What is it about us fathers that makes us have such a tough time getting close to our sons? The expectations our society puts on us to be macho, cool, hip, and not to cry or be emotional takes an amazing toll on our sons. In our "machoism" we have passed on a legacy of cold-hearted relationships and missed the very richness of a heart-to-heart connection with our sons.

Let's look at some of the principles regarding our relationship with our sons:

Our society says that a "real" man doesn't cry. A real man doesn't get close to other men. A real man doesn't hug other men. We think all the touchy-feely stuff is only reserved for ladies and their tea parties. We men get together, watch a ball game, grunt a little bit, and have great fellowship.

Although it is true that camaraderie is built differently for guys than for girls, there sure are a lot of guys who grunt together who have never really even gotten to know each other on a friendship level, not to mention a father-son level. We'll grunt, we'll slap five, we'll do things together that are loud, fast, and dirty, and still have very little understanding of what makes the other person tick.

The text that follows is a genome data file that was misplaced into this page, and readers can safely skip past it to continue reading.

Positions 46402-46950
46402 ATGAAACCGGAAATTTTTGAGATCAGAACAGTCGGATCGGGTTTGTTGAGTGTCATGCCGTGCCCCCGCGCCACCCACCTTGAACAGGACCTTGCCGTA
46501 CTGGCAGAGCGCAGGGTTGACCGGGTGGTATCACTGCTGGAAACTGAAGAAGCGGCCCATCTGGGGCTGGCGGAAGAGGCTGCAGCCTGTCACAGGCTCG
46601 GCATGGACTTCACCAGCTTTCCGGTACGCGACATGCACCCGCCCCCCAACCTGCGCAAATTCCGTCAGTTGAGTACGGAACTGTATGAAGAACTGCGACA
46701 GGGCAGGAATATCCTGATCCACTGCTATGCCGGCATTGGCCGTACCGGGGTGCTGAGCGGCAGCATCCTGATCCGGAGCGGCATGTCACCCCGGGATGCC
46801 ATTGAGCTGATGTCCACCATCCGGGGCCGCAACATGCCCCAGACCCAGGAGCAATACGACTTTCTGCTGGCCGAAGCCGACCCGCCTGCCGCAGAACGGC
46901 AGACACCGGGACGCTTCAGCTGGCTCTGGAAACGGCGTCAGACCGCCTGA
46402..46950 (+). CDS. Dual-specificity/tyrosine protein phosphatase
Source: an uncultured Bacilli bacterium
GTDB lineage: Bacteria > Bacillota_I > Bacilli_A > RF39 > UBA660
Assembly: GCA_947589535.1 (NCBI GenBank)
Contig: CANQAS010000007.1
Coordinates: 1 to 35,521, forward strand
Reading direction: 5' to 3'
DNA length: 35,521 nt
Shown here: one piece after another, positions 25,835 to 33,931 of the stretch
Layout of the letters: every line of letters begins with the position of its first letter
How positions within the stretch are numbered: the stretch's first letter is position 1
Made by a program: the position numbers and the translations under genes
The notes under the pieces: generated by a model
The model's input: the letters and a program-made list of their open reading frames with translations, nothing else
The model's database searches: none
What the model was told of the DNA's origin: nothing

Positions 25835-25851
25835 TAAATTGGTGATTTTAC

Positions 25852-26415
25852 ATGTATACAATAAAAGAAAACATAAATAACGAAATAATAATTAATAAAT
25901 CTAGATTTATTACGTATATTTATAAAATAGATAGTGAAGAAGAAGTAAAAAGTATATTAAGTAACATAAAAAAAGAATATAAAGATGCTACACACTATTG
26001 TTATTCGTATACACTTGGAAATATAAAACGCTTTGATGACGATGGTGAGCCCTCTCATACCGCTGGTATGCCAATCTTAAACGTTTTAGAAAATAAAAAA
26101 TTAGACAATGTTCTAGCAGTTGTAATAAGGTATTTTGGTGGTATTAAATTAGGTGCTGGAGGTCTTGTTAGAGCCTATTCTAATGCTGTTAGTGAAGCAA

Society's idea of what a real man is—this elite, rambled personality in shining armor—has to be seen for what it really is. We need to see how much we have let that mentality influence us, whether we realized it or not. Otherwise, we will never see the need for getting close to our sons. We will think that as long as we grunt together, the empty, shallow, and hollow relationship we have is okay.

Maybe that is the way you were treated as you grew up with your dad. Dads have been acting this way for years. Very few sons have grown up with a wholesome relationship with their father, to where they feel they can share anything and look at their dad as their best friend. That ought to be the goal of parenting our sons - to be viewed as their best friend.

If your dad treated you coldly, didn't have time for you, didn't connect with you heart-to-heart, or never really cried, laughed, and prayed with you, then it is only natural you have passed on that kind of relationship to your own son.

Most of us learn our parenting skills from our own parents. Whatever they did to us, we end up doing inadvertently to our own kids, no matter how much we say we don't want to be like our parents.